One of my favourite things in life is to figure out how to fix or build something rather than to buy it off the shelf or pay someone else to fix it. This most certainly applies to bikepacking. When I started looking around for gear to setup my rig I quickly realized that the frame bag, the literal centrepiece to my kit, was going to be a custom job. The frame bag I currently use is a homemade job thanks to my friend Melanie and her amazing sewing skills. I’m not that adept with a sewing machine so when my wife’s bike needed a frame bag I resorted to what any hack of a bike geek would do. I procrastinated. If I wasn’t so cheap and had planned ahead I could order a custom made bag from one of the many high quality professional outfits but by mid-summer they are all so busy you wouldn’t expect to get yours in anything short of 4-6 weeks and often much longer.
In brainstorming ideas for making a frame bag one of my buddies jokingly suggested I make one out of Gorilla Tape (thanks Chris!). At first I thought that would be silly. All frame bags should be made out of fabric, right? That’s how it’s done. But then I started thinking, hmmm. How could I do it with tape? Well it only took a few minutes digging through the odds and ends in my shop to come up with a first edition prototype for a Gorilla Tape Frame Bag. I’m sure you’re thinking “Oh, I could slap together a little duct tape bag in no time”, and I’m sure you can. Well this particular design is removable, fully lined, remarkably waterproof and not simply taped to the frame. The true beauty of this design is in using a plastic frame that can be mounted at the water bottle braze ons. The ideal fit would be on a frame with two sets of water bottle mounts, one on the down tube and another on the seat tube. This gives the ultimate in stability and minimizes the need for velcro which I find annoying especially once it’s coated in mud.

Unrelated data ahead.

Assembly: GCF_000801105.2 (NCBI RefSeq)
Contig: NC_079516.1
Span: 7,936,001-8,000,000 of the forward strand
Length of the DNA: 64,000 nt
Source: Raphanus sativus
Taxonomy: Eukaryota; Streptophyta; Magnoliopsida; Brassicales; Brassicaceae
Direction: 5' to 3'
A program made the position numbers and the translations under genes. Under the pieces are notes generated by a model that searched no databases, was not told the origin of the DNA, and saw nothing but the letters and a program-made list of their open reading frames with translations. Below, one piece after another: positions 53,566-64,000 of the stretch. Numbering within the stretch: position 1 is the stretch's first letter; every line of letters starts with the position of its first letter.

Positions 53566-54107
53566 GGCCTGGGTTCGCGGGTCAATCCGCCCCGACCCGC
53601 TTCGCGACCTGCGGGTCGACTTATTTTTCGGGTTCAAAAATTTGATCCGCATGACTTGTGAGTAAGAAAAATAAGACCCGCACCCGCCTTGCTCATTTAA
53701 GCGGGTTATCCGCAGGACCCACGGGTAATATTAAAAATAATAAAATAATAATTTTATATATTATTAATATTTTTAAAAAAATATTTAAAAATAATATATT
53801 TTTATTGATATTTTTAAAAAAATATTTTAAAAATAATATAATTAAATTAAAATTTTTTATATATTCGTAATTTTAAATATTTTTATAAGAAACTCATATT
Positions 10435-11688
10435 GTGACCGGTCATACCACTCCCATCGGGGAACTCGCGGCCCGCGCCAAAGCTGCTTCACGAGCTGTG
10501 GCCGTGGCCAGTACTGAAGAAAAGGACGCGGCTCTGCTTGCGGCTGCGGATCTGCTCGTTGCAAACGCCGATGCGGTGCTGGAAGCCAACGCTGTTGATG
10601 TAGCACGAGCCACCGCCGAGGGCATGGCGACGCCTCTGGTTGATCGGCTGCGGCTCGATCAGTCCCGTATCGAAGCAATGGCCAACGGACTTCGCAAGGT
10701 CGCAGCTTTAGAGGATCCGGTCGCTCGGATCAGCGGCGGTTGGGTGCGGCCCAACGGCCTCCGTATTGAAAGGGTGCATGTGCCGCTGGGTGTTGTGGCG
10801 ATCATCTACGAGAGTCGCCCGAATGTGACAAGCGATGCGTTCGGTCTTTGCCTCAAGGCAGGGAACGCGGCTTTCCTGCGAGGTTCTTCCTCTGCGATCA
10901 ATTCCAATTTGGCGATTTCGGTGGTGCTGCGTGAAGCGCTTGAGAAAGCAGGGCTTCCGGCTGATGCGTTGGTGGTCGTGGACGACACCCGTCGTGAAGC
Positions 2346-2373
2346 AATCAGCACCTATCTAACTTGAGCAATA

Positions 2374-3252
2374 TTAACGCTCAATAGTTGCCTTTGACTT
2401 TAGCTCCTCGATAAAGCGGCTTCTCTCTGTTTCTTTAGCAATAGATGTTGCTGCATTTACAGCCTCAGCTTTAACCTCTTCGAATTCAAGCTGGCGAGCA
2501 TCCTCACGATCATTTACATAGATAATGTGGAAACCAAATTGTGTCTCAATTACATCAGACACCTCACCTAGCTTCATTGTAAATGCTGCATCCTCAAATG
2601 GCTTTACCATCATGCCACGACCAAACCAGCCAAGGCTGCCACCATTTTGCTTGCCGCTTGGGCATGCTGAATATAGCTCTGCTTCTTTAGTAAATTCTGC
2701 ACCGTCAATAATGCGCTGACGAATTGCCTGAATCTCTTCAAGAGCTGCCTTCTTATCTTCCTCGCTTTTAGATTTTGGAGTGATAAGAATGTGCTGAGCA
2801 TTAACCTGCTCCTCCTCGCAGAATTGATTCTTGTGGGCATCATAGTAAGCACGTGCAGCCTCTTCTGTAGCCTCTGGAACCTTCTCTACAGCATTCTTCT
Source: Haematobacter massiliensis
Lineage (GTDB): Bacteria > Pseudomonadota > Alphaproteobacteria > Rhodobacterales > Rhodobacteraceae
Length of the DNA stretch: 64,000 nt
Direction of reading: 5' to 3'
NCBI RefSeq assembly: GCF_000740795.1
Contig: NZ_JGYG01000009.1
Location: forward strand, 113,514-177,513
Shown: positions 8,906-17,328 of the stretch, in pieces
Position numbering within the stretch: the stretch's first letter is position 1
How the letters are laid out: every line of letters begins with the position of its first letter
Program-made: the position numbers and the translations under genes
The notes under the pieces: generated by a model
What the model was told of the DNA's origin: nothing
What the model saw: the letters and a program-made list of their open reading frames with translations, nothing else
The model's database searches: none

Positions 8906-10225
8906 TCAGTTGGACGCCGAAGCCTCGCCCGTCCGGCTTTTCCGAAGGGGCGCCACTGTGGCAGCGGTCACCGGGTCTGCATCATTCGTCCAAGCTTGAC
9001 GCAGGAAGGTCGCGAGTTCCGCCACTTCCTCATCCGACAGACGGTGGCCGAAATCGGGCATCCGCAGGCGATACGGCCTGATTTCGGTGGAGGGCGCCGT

Keep in mind that this is a prototype and that I’ll probably make improvements once this one falls apart… if it falls apart.
Okay, here goes.
- Corrugated plastic or foam core or a recycled political campaign sign
- Gorilla Tape
- 3/4″ OR 1″ flat webbing and buckle, about 24” for one strap or double that if you want two
- 1″ Velcro OR you could use zip ties. Approximately 12” should do
- Cardboard for a template